Homestay Rebuilding in East Arefi, An Economic Recovery Effort for Local Communities

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Kriss-iba homestay rebuilding process in East Arefi. (Yayasan EcoNusa/Semuel Wospakrik)

Touristic areas in Indonesia are welcoming more visitors after the Indonesian government stopped large-scale social restrictions and reopened access to and from Indonesia. Data from Central Statistics Agency (BPS) stated that in January-October 2022, the number of foreign tourist visits to Indonesia reached 3.92 million, an increase of 215.16 percent compared to the number of foreign tourist arrivals in JanAfuary-October 2021.

However, not all service providers in the tourism sector have enjoyed the sweetness of this awakening. Some of their businesses are still not operating, including several homestays in East Arefi Village on Batanta Island, Raja Ampat, Southwest Papua. Their homestays were mostly damaged since the beginning of the pandemic and they could not be repaired due to the lack of capital. Most of the homestays are made of wood, the walls are made of nipa leaves or also known as bobo leaves, and the roofs are made of sago leaves, which require periodic repairs.

“Many tourists have started to visit Raja Ampat but our homestays have not been able to serve them,” said Wihelmus Mayor, owner of the Kriss-Iba Homestay in Kampung Arefi Timur, North Batanta.

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Kriss-Iba Homestay is a Wihelmus family small business that was established in 2015. There are four rooms and one restaurant in the area, but all of them are in bad condition. “Our hope is that the government or other institutions will help us with liquid funding to repair the homestays, as well as capacity building programs in service and hospitality to run the accommodations,” said Wihelmus.

With our natural resources programs, EcoNusa Foundation supports the economic recovery for homestay business in East Arefi, North Batanta, Raja Ampat. Started in November-December 2022, EcoNusa provided assistance in repairing accommodations for  Kriss-Iba Homestay, Iboryomkun Homestay and Biryei Homestay at East Arefi.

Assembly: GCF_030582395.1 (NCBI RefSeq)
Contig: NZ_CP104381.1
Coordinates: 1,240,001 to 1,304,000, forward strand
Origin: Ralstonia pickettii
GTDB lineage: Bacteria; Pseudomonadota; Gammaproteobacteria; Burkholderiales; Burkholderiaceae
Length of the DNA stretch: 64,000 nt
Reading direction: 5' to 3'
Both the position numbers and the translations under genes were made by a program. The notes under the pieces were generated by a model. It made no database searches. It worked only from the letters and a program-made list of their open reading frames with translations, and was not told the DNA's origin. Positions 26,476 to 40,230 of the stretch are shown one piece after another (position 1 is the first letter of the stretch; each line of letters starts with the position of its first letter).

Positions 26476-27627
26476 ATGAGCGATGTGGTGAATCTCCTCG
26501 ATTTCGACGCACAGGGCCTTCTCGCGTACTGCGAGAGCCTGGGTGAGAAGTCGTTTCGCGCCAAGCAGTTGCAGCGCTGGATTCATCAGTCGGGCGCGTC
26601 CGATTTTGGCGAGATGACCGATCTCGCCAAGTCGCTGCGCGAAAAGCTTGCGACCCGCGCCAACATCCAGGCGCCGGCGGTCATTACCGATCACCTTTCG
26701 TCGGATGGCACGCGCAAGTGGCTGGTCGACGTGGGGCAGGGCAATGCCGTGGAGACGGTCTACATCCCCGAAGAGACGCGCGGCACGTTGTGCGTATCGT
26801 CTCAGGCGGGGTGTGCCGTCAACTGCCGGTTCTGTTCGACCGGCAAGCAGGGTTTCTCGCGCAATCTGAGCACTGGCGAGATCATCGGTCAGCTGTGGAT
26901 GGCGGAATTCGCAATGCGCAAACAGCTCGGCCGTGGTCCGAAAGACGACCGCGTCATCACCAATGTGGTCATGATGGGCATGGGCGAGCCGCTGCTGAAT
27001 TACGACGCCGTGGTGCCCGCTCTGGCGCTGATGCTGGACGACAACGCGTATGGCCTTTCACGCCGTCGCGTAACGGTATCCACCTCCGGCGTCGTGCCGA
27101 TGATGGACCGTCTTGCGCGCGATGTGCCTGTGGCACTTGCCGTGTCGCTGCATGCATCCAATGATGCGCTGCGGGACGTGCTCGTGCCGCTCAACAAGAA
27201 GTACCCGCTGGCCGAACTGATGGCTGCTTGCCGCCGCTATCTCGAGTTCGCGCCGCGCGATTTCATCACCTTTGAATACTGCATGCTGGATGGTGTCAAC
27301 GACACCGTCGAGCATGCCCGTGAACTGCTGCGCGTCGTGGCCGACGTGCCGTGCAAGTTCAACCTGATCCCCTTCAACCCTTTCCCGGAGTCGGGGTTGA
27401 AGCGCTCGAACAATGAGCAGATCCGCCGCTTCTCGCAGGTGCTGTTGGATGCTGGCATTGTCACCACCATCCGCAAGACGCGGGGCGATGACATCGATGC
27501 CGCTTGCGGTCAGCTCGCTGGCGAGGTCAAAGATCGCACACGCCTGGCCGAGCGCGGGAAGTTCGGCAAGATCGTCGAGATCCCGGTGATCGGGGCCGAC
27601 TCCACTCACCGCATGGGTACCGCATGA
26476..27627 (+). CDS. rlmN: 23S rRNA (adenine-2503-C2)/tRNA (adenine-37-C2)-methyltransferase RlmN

Biryei Homestay, owned by Richarson Rumbewas family since 2016, has five rooms and a restaurant. Meanwhile, Iboryomkun Homestay, owned by Herman Rumbewas since 2018 has facilities of three rooms and a restaurant. Almost all structures need renovation. 

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The renovation process of the three homestays has been carried out since December 2022. The owners bought wood for the structures, nipa leaves for the walls, and sago leaves to make the roof. The renovation process is expected to be finalized at the end of January 2023. “After all renovations, the owners hopefully can immediately start their homestay services to support the village economy development,” said EcoNusa Foundation Community Development Staff, Semuel Wospakrik.

These homestays not only support local villages but also help youth from other areas to make income. Homestay Kriis-Iba, for example, employs four village youths. “I think there are a lot of benefits from this business for me personally and the others,” said Wihelmus.

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